El: I can totally understand why people would feel that way - the two books are completely different. But I hope she keeps writing, because she's amazingly talented. And The Little Friend was a great book; I just disliked it for it's complete lack of closure.

Jillian Thanks for the great discussion. I can't wait to read this! It sounds like The Picture of Dorian Gray.

Jordan Great review! This book is amazing! I've got to say ever since I read The Secret History I've had Donna Tartt on the brain. Last tuesday I saw Donna Tartt in Interview about The Secret History, which was amazing.

Steve I liked this book a lot as well and I'm going to read the rest of Tartt's work. But I have a little different take on the meaning of it. I'm still mulling it over in my mind and will get it down. I don't think I quite agree with the notion that beauty is terrifying. "Naked, terrible beauty." Hmmm. Don't think I know what that is supposed to mean. I'm groping toward what I think is at least one theme she has in mind: that we make a mistake trying to be rational about the irrational. These are all very cerebral characters and yet they are drinking and smoking constantly. Constantly. Popping pills without considering what they are taking. Rational formally. Out of control in fact and completely unaware of it as their default condition. Interesting.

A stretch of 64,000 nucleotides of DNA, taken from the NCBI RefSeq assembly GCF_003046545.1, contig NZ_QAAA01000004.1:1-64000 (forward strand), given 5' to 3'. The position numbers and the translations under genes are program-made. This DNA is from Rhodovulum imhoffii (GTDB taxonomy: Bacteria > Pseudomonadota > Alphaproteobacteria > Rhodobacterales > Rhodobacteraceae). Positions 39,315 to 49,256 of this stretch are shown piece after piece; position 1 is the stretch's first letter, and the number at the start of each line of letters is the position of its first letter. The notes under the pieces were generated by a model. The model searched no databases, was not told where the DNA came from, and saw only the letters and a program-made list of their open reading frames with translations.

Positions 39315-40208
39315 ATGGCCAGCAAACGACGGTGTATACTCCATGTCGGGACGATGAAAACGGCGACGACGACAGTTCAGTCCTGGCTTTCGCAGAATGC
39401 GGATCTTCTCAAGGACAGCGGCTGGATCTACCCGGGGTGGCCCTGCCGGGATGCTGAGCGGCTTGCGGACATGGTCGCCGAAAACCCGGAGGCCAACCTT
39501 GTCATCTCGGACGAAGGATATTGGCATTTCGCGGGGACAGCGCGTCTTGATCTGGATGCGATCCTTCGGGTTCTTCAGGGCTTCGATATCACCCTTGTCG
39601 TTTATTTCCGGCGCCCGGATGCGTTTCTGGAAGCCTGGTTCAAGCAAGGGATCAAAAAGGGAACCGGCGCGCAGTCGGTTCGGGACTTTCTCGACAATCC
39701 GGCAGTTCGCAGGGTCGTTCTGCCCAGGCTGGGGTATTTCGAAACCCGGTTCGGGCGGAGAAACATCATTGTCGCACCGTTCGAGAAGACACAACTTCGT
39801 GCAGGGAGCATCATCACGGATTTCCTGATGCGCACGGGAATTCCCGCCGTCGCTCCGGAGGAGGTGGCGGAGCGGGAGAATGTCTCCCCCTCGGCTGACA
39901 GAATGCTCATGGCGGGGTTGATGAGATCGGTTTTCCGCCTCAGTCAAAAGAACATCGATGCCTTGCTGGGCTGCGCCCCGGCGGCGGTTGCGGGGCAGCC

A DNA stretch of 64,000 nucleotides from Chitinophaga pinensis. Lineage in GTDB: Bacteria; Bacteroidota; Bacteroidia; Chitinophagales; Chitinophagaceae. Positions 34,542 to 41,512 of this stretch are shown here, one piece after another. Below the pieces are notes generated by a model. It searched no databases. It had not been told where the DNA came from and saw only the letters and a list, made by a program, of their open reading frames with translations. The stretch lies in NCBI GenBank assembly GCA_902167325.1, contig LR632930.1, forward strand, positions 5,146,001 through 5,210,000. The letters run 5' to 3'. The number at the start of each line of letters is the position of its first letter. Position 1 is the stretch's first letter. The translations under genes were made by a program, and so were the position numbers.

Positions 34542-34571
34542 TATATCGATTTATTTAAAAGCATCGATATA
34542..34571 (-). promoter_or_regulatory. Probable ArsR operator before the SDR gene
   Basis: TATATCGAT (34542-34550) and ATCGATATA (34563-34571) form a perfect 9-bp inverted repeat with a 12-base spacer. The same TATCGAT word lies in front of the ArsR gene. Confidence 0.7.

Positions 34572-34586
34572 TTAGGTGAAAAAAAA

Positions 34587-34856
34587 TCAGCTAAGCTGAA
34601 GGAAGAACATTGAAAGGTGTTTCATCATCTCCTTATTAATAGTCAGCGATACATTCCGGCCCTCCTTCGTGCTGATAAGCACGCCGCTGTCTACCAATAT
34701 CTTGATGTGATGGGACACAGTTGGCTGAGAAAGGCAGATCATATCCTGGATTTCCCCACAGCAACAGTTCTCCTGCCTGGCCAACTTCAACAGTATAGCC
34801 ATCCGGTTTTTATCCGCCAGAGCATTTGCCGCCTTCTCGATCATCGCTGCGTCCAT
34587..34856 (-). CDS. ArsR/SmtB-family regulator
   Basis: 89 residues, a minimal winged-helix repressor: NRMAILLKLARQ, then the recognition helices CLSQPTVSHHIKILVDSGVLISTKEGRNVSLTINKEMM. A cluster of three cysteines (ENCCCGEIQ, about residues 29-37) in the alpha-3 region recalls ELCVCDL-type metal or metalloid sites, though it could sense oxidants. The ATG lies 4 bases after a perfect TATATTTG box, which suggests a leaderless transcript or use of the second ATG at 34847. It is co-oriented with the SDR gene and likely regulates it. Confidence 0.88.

Ellie I think that's really well put: "This book is mesmerizing." There is so much going on in this book. Friendship, wanting to shed your past, intellectual life vs. reality, the banality of evil, some mental illness, etc. It's all there, and the book's world and characters (although obviously not good people) are so appealing to read about. Just man, so damn good.

Sarah I feel like the professor is really similar to Henry. Also, I think he is kind of manipulative in a way.

Ernestas Vascenka Cynthia wrote: "I am SO glad you liked this book. It is one of my favorites. I think it took the author ten years to write!"
Tartt literally writes a book every decade :D